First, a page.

Format

Send to

Choose Destination
See comment in PubMed Commons below
J Toxicol Environ Health A. 2008;71(15):1019-31. doi: 10.1080/01932690801934612.

Mercury exposure from fish consumption within the Japanese and Korean communities.

Author information

1
Department of Environmental and Occupational Health Services, University of Washington, Seattle, Washington, USA.

Abstract

Public health guidance pertaining to fish consumption requires that we be cognizant of the health concerns associated with eating contaminated fish and the nutritional benefits obtained from fish consumption. In doing so, a need exists for an improved understanding of the extent of contamination within various fish species consumed by populations of concern and the extent of exposure to contamination by these populations. As part of the Arsenic Mercury Intake Biometric Study involving the Japanese and Korean communities, it was possible to obtain fish intake data, determine mercury (Hg) fish tissue concentrations for various species consumed, and examine hair for Hg levels of study participants. This longitudinal study (n = 214) included 106 Japanese and 108 Korean women of childbearing age. Hair Hg levels for the two populations and weight-normalized, species-specific, individual-consumption pattern data that estimated Hg intake levels were compared with published National Health and Nutrition Examination Survey (NHANES) data. Sensitivity analyses and population-specific probabilistic assessments of exposure were conducted. The estimated Hg intake levels for the Japanese (0.09 microg/kg/d) and Koreans (0.05 microg/kg/d) were above the NHANES estimates (0.02 microg/kg/d), as were the hair Hg levels (1.23, 0.61, 0.2 ppm, respectively). Results indicate that (1) there are significant differences between the fish-species-consumption behavior of these two populations; (2) even when fish-consumption rates are equal between two populations, Hg intakes between them can vary significantly; and (3) these population and Hg intake differences present public health challenges when attempting to provide fish consumption guidance.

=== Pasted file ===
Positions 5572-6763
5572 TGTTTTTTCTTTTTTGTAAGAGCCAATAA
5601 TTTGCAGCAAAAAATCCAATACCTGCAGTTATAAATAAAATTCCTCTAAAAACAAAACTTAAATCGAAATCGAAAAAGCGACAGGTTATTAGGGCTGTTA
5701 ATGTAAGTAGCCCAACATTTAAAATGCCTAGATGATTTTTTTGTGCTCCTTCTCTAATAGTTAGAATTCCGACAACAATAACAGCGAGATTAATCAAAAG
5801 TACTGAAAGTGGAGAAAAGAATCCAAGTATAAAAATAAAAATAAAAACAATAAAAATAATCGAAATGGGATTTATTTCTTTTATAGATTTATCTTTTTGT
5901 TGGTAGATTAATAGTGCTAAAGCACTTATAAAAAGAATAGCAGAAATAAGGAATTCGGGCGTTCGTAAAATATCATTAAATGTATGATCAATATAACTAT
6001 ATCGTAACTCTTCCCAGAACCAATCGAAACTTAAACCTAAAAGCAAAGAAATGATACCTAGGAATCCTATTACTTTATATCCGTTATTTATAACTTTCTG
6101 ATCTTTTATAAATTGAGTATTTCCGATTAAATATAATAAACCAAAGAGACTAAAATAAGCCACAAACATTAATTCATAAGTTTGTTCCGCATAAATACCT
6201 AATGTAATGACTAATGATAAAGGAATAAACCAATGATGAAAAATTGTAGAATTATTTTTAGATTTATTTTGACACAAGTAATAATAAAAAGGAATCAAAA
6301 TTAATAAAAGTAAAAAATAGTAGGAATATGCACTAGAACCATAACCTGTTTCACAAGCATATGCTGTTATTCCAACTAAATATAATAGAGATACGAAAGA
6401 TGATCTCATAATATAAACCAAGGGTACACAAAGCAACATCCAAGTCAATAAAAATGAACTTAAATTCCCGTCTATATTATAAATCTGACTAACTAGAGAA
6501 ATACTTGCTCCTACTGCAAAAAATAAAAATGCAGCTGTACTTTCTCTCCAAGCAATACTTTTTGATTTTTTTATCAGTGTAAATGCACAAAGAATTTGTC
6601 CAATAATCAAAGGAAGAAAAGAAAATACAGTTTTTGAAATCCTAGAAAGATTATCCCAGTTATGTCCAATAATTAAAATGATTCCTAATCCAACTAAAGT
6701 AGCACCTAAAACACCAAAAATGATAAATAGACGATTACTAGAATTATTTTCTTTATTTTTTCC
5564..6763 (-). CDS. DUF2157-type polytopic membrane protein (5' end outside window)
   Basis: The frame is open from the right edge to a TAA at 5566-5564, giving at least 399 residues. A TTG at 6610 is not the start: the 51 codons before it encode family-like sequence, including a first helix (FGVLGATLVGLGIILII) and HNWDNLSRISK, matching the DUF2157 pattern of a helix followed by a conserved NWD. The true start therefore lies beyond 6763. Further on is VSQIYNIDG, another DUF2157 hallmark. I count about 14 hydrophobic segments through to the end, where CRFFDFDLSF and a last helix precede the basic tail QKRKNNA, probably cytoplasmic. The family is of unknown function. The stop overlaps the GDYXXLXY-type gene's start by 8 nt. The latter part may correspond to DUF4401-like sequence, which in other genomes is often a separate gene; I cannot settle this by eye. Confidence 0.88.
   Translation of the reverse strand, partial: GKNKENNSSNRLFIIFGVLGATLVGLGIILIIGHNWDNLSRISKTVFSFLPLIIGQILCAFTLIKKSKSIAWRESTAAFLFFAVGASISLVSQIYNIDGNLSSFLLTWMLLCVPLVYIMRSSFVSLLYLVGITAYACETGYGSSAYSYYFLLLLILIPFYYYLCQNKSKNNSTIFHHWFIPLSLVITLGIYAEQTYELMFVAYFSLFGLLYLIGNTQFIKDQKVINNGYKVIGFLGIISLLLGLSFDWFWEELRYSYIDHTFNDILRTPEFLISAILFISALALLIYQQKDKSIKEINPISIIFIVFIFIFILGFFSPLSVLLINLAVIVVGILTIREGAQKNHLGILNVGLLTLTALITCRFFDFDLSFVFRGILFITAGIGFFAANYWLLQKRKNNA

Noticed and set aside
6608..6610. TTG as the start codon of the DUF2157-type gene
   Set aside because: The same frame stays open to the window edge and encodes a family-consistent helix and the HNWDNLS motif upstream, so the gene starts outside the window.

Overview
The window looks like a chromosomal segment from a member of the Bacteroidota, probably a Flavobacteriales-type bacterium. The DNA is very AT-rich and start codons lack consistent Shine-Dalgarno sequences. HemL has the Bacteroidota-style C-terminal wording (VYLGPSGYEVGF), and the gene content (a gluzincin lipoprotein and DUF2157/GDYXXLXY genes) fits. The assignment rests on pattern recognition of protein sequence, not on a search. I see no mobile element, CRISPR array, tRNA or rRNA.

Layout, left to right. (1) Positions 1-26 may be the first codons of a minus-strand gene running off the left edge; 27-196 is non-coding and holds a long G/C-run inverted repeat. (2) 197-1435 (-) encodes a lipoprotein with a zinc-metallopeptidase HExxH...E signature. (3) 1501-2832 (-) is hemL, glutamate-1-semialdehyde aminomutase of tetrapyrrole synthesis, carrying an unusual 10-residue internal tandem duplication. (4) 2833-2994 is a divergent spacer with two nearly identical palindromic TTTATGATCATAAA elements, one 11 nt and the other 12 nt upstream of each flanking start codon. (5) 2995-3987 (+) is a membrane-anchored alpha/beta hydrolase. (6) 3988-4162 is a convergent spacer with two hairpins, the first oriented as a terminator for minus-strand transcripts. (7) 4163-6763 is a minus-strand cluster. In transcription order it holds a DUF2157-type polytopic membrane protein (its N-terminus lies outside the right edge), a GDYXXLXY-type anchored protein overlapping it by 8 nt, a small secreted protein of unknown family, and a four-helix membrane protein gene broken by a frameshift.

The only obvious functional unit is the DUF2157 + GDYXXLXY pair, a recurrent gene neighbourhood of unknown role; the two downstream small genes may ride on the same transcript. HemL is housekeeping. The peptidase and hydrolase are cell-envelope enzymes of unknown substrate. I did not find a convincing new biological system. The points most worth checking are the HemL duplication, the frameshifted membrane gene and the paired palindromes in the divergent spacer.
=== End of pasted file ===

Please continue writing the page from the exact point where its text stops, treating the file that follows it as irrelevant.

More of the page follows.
PMID:
18569611
DOI:
10.1080/01932690801934612
[Indexed for MEDLINE]
PubMed Commons home

PubMed Commons

0 comments
How to join PubMed Commons

    Supplemental Content

    Loading ...
    Support Center